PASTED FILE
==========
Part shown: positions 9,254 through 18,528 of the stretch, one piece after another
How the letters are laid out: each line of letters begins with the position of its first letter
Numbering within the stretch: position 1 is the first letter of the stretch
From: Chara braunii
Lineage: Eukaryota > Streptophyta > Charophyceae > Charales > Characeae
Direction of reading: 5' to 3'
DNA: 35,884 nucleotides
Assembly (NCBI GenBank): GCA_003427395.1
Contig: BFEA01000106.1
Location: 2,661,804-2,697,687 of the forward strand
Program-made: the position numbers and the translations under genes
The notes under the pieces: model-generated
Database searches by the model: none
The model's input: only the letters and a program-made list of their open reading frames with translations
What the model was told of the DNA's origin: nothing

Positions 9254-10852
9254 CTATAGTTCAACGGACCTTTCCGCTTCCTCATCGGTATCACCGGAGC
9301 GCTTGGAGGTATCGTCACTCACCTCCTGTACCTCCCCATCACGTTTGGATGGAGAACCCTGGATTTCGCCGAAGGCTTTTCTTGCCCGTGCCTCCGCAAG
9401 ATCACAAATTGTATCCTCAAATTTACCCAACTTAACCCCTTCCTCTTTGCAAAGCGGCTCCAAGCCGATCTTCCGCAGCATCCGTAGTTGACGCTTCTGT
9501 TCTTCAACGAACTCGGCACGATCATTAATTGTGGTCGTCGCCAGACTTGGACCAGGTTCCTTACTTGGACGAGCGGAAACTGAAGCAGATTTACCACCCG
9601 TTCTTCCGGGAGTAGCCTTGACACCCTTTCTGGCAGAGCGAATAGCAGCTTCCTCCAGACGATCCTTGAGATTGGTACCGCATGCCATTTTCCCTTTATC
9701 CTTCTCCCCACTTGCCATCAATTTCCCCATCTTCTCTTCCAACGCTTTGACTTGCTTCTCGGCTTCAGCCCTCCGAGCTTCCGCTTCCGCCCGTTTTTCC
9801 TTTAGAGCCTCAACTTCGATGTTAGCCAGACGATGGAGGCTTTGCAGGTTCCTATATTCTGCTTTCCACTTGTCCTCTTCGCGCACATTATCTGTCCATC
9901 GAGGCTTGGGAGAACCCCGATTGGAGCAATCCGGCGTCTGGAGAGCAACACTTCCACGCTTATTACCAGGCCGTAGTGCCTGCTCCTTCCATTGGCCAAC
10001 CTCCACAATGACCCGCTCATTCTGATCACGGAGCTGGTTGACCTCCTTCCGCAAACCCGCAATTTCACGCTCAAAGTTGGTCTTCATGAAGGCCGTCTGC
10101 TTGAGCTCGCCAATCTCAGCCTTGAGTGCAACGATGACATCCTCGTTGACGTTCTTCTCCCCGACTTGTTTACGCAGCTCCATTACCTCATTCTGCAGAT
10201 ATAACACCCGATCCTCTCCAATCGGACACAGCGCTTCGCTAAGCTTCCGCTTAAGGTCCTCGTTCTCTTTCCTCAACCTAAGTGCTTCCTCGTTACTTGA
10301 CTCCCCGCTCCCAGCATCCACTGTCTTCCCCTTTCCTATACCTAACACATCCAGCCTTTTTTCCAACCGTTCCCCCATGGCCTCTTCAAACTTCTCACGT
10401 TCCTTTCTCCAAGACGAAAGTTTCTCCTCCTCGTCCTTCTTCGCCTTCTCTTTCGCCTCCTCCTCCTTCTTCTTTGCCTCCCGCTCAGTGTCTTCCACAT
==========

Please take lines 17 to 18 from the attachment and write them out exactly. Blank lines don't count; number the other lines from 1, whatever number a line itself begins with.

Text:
9254 CTATAGTTCAACGGACCTTTCCGCTTCCTCATCGGTATCACCGGAGC
9301 GCTTGGAGGTATCGTCACTCACCTCCTGTACCTCCCCATCACGTTTGGATGGAGAACCCTGGATTTCGCCGAAGGCTTTTCTTGCCCGTGCCTCCGCAAG